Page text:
November 09, 2018
How can Catholic schools better serve the growing numbers of Hispanic and Latin American Catholics? That was the question at the heart of a recent town hall on Latinos and Catholic education, which was co-hosted by The Catholic University of America and America Media on Oct. 30.

The discussion, which took place in Father O’Connell Hall’s Heritage Hall, featured a diverse selection of panelists, including Bishop Oscar Cantú, coadjutor Bishop of San Jose, Calif.; Veronica Alonzo, associate superintendent of Dallas Catholic Schools; Thomas Burnford, president of the National Catholic Educational Association; and Monsignor Michael Clay, director of Pastoral Ministry Programs in Catholic University’s School of Theology and Religious Studies.

The event was moderated by Hosffman Ospino, associate professor of Hispanic ministry and religious education at Boston College, who shared statistics about the changing demographics of Hispanics in the Church. Today, 43 percent of all Catholics in the United States are Hispanic. And while more than 60 percent of Catholics under the age of 18 are Hispanic, they make up only 17 percent of the Catholic school population.

“The present and the future of Catholicism in the United States of America will be defined by the Hispanic presence,” Ospino said. “One of the questions we need to ask ourselves is what kind of future do we want to have for Catholicism? How are we forming these young women and men who will be the next generation of priests, sisters, lay leaders, parents, and all those people who will bring the Catholic faith into the public square? What are we doing today?”

During his comments, Bishop Cantú explained how his years of Catholic schooling shaped his life. He also shared a concern that Catholic education is becoming “a privilege for the privileged” because of tuition costs that are prohibitive for low-income families.

While providing scholarships for low-income families is necessary, he does not think that plan will work as a long-term solution and instead suggested that educators work with the government to establish viable voucher or tax credit programs supporting Catholic schools.

“We’ve got to do it as a matter of justice, as a matter of communion of the Church,” he said.

Bishop Cantú also described a need for Catholic schools that are truly aligned with the Catholic faith.

“We have to proclaim the Gospel of Jesus Christ whether students are Catholic or not, to show them and teach them the marvels of the Catholic worldview,” he said. “If we’re not doing that right, then we have no business being open.”

Alonzo said she sees Catholic schools as an important tool for teaching students how to live out their values and “see the humanness in others.”

In order to improve the system, she said Hispanic and Latin American Catholics need to have “a seat at the table” as teachers, principals, and school superintendents. She also said that schools need to explore different teaching models, including bilingual or Cristo Rey work-study programs, to provide greater educational options for families.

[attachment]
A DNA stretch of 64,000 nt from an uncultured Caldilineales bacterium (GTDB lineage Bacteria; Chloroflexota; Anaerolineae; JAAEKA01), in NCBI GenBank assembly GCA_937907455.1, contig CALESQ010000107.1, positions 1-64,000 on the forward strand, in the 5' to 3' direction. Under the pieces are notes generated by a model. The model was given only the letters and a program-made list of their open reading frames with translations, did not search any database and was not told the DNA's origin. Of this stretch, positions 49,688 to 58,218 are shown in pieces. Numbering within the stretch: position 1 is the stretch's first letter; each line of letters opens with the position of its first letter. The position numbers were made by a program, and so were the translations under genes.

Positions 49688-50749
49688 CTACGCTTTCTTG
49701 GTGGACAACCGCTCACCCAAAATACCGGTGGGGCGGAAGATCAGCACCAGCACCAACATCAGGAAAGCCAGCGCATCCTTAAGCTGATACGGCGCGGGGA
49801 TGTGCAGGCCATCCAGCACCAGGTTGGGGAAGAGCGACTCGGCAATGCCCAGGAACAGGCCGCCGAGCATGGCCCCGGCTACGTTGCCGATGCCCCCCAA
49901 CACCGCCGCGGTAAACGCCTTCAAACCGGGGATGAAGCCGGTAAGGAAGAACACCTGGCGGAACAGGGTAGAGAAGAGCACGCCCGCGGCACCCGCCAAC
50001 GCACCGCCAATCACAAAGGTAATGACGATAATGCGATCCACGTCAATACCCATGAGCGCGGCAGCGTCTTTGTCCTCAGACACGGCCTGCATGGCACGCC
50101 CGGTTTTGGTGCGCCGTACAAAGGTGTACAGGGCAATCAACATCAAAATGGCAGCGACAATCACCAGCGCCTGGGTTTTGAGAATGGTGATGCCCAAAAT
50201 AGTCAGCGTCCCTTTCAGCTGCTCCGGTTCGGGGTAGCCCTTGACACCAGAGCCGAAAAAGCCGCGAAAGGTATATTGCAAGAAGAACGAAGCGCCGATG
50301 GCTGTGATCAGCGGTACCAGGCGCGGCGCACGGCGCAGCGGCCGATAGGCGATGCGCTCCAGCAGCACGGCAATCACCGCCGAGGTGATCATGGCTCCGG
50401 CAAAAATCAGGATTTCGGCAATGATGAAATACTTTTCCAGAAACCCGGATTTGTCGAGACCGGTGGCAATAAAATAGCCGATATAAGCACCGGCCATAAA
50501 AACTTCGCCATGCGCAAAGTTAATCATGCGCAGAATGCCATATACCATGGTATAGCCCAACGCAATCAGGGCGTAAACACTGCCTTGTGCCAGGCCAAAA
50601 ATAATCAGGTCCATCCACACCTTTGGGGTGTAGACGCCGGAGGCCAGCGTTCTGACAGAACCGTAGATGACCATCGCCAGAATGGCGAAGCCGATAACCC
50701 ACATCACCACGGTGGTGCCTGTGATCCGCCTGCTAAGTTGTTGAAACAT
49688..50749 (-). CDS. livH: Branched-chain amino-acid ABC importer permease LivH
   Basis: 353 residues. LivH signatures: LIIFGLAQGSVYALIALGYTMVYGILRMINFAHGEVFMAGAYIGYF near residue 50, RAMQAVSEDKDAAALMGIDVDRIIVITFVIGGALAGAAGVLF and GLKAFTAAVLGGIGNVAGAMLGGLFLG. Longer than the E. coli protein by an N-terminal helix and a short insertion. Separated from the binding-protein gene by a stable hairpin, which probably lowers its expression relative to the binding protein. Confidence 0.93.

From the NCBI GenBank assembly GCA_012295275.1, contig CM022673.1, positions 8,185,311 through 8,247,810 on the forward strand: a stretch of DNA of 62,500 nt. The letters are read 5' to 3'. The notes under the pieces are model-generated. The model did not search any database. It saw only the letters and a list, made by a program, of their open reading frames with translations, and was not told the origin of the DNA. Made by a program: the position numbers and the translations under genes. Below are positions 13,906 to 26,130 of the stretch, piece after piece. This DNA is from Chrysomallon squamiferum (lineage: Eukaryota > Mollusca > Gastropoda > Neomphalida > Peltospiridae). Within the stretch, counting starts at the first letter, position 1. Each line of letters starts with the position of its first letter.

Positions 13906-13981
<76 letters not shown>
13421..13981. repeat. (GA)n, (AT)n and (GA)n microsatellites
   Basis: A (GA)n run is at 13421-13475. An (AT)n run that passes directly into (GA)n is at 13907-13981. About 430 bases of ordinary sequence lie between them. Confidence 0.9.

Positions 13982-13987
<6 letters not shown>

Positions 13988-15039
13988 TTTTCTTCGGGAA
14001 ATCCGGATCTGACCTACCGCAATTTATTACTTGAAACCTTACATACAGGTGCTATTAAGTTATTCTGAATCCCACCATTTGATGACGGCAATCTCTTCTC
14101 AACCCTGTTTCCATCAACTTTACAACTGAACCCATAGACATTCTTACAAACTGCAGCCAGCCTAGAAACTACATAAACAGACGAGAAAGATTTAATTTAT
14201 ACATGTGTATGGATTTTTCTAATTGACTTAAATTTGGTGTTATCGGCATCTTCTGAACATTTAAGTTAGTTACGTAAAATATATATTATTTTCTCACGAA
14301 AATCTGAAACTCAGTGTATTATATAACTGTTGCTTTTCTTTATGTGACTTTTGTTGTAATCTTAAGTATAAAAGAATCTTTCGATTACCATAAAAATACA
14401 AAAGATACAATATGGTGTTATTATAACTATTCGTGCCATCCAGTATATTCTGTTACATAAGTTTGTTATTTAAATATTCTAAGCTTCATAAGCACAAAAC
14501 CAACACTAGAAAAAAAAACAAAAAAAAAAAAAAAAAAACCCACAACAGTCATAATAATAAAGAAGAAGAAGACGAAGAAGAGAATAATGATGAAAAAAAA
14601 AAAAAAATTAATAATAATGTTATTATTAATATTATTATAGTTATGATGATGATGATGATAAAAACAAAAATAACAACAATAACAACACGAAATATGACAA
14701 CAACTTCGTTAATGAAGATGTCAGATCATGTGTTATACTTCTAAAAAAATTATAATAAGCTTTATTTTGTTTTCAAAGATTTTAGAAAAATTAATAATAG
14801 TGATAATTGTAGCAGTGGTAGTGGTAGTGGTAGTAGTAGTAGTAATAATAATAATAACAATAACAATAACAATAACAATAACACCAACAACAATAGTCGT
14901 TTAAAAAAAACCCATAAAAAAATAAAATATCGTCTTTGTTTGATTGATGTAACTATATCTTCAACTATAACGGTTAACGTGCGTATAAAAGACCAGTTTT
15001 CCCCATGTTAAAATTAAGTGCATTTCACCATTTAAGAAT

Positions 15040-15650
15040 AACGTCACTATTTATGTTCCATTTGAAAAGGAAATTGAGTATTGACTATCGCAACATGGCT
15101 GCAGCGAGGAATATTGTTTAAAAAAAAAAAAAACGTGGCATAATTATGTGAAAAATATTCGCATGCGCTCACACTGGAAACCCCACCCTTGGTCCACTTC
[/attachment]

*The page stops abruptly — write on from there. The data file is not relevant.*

“If we truly want to evangelize, we have to invest in our future,” she said, adding that schools can be valuable tools for faith formation in young people. “What better way can we inform these citizens to vote in a way that supports our Catholic values and virtues?”

Monsignor Clay, who oversees formation for seminarians at Catholic University, said he has worked in Hispanic ministry for more than 20 years as part of the Diocese of Raleigh, N.C. A “lifelong learner of the graces and gifts the Latin American community brings to the Church,” he shared a story from 1995 when his parishioners asked for a statue of Our Lady of Guadalupe to be installed within the Church.

“Within three months of them putting her in the church, the community went from 50 people worshipping in Spanish at Mass on Sundays to 350 people,” Monsignor Clay said. “When I asked later what had happened, I’ll never forget the response. ‘If she’s welcomed in the church, we know we’re welcomed in the church.’”

Since those days, Monsignor Clay said he has always tried to promote integration and welcoming atmospheres for Hispanic Catholics. As he works with seminarians, he said he tries to prepare them to approach their work with empathy and cultural awareness for Hispanic Catholics.

During his introductory remarks at the event, University President John Garvey spoke of the responsibility he feels the University has to educate and serve Hispanic and Latin American students, as well as the many gifts the Hispanic population has shared with the rest of the Church.

Pointing toward the Basilica of the National Shrine of the Immaculate Conception, Garvey reflected on the 2015 Mass at the University in which Pope Francis canonized St. Junípero Serra, a Spanish missionary who helped to bring the Catholic faith to the Americas hundreds of years before the Founding Fathers. Garvey also spoke about Los Angeles Archbishop Jose Gomez, who addressed the University community during the 2018 Commencement Ceremony.

“When The Catholic University of America looks at the Church in America, she sees remarkable stories of saints standing on our doorstep,” Garvey said. “Those stories enrich our education about what it means to be Catholic, and make the American Catholic Church better in immeasurable ways.”

This discussion was part of a series of town hall events organized by America Media to discuss the future growth and sustainability of the Catholic Church in the United States, with a particular focus on Hispanic Catholics. For more information, visit